[This section, located right below the Corporations, can be considered to be the centerpiece of the entire comic. It is also by far the most complicated single block with descriptions all the way around. The block is divided into five equally large rows. And then these are again divided into three groups, not equally this time. Among these fifteen groups are the five groups in the second “column” collected together in a gray shade that at the top turns into an arrow that show that this is State taxes and the arrow point to the US jigsaw map of State government spending. The last five groups in the third “column” are also collected together in a gray shade (clearly separate from the State tax gray shade, but right next to it). At the top of this shade it is clear that this is the Federal taxes. The shade has five arrows coming out like fingers near the shade and then turning in to arrow heads that all have moved (mainly down) to the part of the Federal spending block to the right that are called Taxes raised. Furthermore the entire block of squares – are again divided by four black frames where the second are larger than and encompasses the first, and so on up to the fourth. The fourth do not contain the entire block! Only those squares outside all four frames are the normal yellow color, the other squares are drawn in a lighter yellow color, except for those in the smalles frame – these squares are drawn in a gray/yellow color. There are explanations over each of the three columns (one of them being part of the title), explanation to the left next to each of the five rows, and explanations below and to the left of the four black frames. Finally there is a note on methodology. The transcript below will write the text in this order. First the top from left to right, and then down along the left side, then along the bottom, and up the right side. Finally the note will be taken last, although it is between two of the explanations for the frames!]
US household income $10,520,910,000,000
This section shows the money made every year in the US, broken into five pools of about $2 trillion each. The pools are sorted by income level–the top $2 trillion is made by a small number of wealthy households (the “one percent”), while the bottom $2 trillion represents the combined annual income of the poorer half of the country.
[The note here below is written in a very small font]
Note: Figures are only estimates–these statistics were computed using data from Congressional Budget Office analysis of 2007 incomes, and have been subject to the normalizations detailed below.
State taxes
Unlike federal taxes, state taxes are regressive–the poor pay a higher percentage of their income than the rich. This is because sales taxes, a large component of state revenues, fall disproportionately on the poor.
$642,030,000,000
Federal taxes
effective total federal taxes paid after deductions and tax credits
$2,192,180,000,000
[In the next part, down along the left part of the block, small yellow houses with a blue door and red roof with a chimney indicate one million households. Only for the first of the five rows is there need for less than a full million (1,6) and in this case the second faded out house should indicate a part of a million. They should represent 1,6 house, but looks more like 1,3 (the 1.6 million households equals 1.3% of the population...?) For the other four the numbers of households are only given in millions and there are one house pr. million except for an error in the bottom 50% where there are only drawn 61 houses to represent 63 million households. The question is if it is the 61 that is the correct amount. It seems easier to make all four percentages above the bottom one fit if there should be only 61 million in that group. The 116,6 drawn houses (instead of 118,6 form the numbers) also seems to fit with the 117 million dollars it would give if you had one dollar from every US household (in the Millions section). On the other hand Randall disagrees with himself in the Millions section as there are 118 million households in the 10 dollar from every US household block…? From top to bottom:]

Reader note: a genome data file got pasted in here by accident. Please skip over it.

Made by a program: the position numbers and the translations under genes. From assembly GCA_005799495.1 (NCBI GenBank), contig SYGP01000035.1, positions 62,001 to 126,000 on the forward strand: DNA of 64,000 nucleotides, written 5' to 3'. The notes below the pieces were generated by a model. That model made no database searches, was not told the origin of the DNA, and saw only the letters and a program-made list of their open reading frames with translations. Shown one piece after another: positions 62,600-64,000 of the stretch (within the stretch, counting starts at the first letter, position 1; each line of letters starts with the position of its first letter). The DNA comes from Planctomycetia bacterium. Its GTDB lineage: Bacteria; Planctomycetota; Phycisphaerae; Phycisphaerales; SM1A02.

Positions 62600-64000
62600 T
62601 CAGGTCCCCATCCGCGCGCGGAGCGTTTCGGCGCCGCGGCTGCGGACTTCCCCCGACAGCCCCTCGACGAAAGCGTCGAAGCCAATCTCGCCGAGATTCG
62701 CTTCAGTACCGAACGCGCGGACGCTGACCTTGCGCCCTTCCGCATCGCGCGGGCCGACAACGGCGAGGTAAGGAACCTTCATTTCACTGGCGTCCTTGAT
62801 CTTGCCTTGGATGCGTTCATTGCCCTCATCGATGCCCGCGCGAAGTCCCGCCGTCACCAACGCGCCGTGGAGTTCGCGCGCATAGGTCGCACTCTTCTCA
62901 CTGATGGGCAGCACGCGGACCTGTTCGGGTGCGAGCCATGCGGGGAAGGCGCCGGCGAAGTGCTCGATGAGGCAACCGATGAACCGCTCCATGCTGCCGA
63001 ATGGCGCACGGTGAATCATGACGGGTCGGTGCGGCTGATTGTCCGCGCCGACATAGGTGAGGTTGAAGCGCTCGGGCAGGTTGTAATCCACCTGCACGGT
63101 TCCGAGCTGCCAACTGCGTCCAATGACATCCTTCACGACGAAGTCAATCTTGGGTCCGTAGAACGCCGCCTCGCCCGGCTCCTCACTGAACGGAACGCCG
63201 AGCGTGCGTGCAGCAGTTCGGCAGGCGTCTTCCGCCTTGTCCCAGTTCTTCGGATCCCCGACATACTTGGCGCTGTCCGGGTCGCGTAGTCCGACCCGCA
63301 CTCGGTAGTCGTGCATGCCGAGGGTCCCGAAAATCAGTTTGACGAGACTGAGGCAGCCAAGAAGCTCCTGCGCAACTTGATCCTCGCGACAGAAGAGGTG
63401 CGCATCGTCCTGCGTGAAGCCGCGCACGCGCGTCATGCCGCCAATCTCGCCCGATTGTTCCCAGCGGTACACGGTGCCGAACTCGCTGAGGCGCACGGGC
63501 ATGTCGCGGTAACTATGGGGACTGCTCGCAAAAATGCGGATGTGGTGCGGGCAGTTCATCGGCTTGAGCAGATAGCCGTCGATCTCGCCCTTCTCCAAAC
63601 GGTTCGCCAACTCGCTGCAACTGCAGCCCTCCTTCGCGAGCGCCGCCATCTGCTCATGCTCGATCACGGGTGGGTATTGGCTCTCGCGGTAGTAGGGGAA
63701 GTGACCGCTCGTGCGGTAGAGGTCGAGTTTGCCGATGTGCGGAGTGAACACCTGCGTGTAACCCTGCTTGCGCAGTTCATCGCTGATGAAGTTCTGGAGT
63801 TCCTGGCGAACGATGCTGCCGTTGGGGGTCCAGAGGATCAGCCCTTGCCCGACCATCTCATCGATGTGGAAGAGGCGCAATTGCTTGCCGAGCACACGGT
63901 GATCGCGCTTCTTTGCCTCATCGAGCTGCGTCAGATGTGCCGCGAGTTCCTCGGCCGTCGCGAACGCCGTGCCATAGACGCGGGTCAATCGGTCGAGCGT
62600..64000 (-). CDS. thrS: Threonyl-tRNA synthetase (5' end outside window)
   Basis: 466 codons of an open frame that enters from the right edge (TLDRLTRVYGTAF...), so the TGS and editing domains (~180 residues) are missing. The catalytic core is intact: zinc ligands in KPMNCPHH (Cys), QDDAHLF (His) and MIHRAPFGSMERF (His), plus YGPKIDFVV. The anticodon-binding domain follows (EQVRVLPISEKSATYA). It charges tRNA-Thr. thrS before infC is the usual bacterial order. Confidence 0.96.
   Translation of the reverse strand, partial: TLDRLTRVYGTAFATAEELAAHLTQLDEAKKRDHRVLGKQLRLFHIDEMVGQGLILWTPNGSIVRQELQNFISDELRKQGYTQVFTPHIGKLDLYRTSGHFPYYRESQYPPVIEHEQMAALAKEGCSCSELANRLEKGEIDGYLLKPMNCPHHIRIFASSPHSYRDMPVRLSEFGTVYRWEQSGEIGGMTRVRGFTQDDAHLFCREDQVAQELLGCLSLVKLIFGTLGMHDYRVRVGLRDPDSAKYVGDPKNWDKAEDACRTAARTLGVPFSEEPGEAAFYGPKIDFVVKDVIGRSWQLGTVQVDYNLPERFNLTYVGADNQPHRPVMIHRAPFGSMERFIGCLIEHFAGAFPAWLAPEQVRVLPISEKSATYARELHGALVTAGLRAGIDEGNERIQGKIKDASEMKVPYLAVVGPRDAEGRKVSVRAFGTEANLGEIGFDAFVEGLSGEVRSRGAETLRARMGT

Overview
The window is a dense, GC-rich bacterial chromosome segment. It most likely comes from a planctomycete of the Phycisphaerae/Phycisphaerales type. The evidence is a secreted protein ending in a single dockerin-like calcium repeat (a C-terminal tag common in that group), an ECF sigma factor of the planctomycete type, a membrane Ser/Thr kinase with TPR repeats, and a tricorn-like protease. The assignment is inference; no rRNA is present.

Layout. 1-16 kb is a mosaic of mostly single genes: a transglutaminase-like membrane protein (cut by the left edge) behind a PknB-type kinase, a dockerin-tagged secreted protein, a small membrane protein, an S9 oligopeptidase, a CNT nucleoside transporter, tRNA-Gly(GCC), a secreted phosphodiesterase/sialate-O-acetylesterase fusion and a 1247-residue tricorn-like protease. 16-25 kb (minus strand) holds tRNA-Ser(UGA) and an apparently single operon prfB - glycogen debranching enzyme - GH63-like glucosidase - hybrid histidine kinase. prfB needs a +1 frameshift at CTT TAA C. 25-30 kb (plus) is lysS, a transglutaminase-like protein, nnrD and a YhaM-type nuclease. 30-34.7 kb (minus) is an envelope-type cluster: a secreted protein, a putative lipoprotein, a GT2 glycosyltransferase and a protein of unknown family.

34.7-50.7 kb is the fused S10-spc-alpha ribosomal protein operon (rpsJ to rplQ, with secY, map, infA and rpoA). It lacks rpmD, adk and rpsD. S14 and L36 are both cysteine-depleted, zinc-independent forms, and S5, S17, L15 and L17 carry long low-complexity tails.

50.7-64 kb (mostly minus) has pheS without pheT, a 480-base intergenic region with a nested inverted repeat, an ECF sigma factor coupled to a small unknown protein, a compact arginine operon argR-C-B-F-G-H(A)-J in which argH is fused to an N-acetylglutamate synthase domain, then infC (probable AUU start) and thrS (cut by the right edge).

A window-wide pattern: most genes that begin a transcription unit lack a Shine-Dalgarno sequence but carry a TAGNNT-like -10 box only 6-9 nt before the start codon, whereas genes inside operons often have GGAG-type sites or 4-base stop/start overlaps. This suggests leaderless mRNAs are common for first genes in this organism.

Who makes this money?
Note: the income ranges here are only rough estimates–see below.
The 1%
This pool of income is split among 1.6 million households (1.3%)
Households in this group typically earns $400,000/year or more
[Below the text about yearly salary is the small houses located for each of the five groups.]
High incomes
This pool of income is split among 9 million households (8%)
Households in this group typically earn between $150,000 and $400,000/year
Upper incomes
This pool of income is split among 18 million households (16%)
Households in this group typically earn between $90,000 and $150,000/year
Upper middle incomes
This pool of income is split among 27 million households (23%)
Households in this group typically earn between $55,000 and $90,000/year
The bottom 50%
This pool of income is split among 63 million households (roughly the poorer half)
Households in this group typically earn less than $55,000/year
[Now follows the explanations on the four black frames that each take up an uneven amount from each row. From the explanation text goes a black line into the relevant frame. Starting with the smallest frame – with gray/yellow squares with text below the block, and then taking the other three in size up till the largest, these have the text to the right, and are listed from bottom and up:]
Required for poverty-line income
This is the amount which must be set aside from each pool in order to leave $22,350–roughly a poverty-line income–for each family in that pool.